Shows about infidelity are nothing new; from your grandmother’s soap operas to “Desperate Housewives,” people have been cheating on primetime TV for decades. This is just the current flavor of the month. Watching shows like “Scandal” and “Mistresses” are not immoral; going out and cheating is what’s immoral. Television is an escape, a realm we enter to watch people do outlandish things that we would not or could not do. For one hour once a week, we walk on the wild side and do all the things our parents told us never to do — and it’s fun.

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  • Renne Edwards

    Sadly…this type of secret “taboo” behavior is becoming acceptable as many other types of bad behavior that is being written into law as a civil right.

    • http://www.therapyiseffinexpensive.wordpress.com/ Zan

      I assume that you’re speaking of gay marriage…a faithful gay relationship is not to be compared to adultery. No one is being hurt by two men and/or two women being allowed to be married.

      • Renne Edwards

        Sorry, but you assumed wrong. There was a discussion on the AM radio station that I listen to of where a British newspaper article explained that there are people lobbying for pedophiles to be labeled as a mental ill, so that those individuals don’t get jail time. THIS BLEW MY MIND! SMMFH!!!

  • I_am_a_Gladiator/Scandalista

    Like the author said, the thing with Scandal was that even though she was the “side/main-piece” this position was not glorified. Infact the entire series it was frowned upon by everyone in the show and it was only one side to the series not the center of thw whole thing. This new show they have “Mistresses” seems like a bit much.

  • bigdede

    OMG, I can’t even believe this is a question. Is the media glorifying this. The media has been portraying mistresses since the first talking movie!! It’s a part of entertainment. It’s a soap stable. Primetime dramas always have some women trying to take away another woman’s man. JR Ewing kept a mistress. If anyone saw the show Mistress on BBC America, you will see none of these women were happy. Their lives were a wreck trying to find momentary happiness. So watch a show before harping on it. This is so stupid to me. When Melrose Place was out and Michael had like 3 mistress per month, no one was saying the media was glorifying it. I guess because on Scandal and this new show Mistress, there is a Black woman starring in it, it’s a big deal now, SMH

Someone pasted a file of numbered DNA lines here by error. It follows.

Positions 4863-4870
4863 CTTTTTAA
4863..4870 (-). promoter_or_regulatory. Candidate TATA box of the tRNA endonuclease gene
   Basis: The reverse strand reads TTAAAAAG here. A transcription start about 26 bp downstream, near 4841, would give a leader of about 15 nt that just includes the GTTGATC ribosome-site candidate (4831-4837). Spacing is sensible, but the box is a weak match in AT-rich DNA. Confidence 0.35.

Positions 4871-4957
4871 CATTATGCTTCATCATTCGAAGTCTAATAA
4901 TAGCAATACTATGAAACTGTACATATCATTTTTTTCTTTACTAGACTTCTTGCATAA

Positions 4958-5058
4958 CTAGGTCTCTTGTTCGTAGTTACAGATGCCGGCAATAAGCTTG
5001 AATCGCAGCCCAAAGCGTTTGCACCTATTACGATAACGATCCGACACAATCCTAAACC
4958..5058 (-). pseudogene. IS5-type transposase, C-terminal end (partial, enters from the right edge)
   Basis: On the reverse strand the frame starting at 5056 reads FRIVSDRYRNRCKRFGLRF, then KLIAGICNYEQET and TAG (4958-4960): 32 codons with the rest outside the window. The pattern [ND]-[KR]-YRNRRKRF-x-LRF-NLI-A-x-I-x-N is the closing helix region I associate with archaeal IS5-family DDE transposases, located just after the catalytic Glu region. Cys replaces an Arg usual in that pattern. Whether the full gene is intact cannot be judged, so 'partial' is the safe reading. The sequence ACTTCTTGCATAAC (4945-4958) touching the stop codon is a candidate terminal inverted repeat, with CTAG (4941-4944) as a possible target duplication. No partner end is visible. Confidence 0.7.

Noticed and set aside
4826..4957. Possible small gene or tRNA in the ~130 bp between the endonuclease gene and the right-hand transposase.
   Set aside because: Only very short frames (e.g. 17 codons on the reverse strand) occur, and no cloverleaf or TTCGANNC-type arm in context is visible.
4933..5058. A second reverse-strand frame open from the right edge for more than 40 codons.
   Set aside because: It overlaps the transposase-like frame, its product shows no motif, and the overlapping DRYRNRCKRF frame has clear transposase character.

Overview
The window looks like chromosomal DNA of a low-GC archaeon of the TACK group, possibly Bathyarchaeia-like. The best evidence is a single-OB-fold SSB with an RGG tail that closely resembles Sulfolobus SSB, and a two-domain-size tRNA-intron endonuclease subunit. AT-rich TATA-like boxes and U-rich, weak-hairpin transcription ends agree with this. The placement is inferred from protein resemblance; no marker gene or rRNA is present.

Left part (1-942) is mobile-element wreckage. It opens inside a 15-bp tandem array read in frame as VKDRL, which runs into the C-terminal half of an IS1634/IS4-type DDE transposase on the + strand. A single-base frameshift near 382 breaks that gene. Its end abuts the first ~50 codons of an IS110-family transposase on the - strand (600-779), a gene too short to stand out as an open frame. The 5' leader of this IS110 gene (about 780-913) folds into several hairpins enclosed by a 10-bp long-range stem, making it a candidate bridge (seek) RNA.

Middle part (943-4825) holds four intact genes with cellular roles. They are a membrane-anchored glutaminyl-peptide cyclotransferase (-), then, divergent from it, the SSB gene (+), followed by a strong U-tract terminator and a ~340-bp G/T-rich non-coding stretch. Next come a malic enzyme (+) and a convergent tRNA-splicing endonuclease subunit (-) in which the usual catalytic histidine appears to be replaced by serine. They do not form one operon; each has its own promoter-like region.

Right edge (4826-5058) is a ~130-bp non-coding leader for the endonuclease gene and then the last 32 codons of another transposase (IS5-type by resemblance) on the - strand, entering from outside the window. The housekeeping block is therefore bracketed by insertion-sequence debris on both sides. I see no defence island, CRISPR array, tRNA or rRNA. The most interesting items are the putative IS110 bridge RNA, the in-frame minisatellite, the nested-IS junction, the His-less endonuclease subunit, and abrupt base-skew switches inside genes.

• lanegresse

    Yes they ARE! FYI “media” is plural!

    • http://www.therapyiseffinexpensive.wordpress.com/ Zan

      In this context, “media” is singular, or all inclusive.

  • Pingback: Is the media glorifying mistresses? | Black Woman's Digest

  • md

    I love watching women who love this show falling over themselves, trying to justify and defend the indefensible! They feel the need to do so because they know it tells some very ugly truth about the modern day black women morality and desperation! It also shows their hypocracy, they hamer black men for been dogs and lusting after white women; then they turn around and idealise some white man’s Bed Wench! This writer seem to be saying we are not influenced by popular culture…yeah right !
    i’m pretty sure that if the scandal president was black, black women’d not be as interested in the show.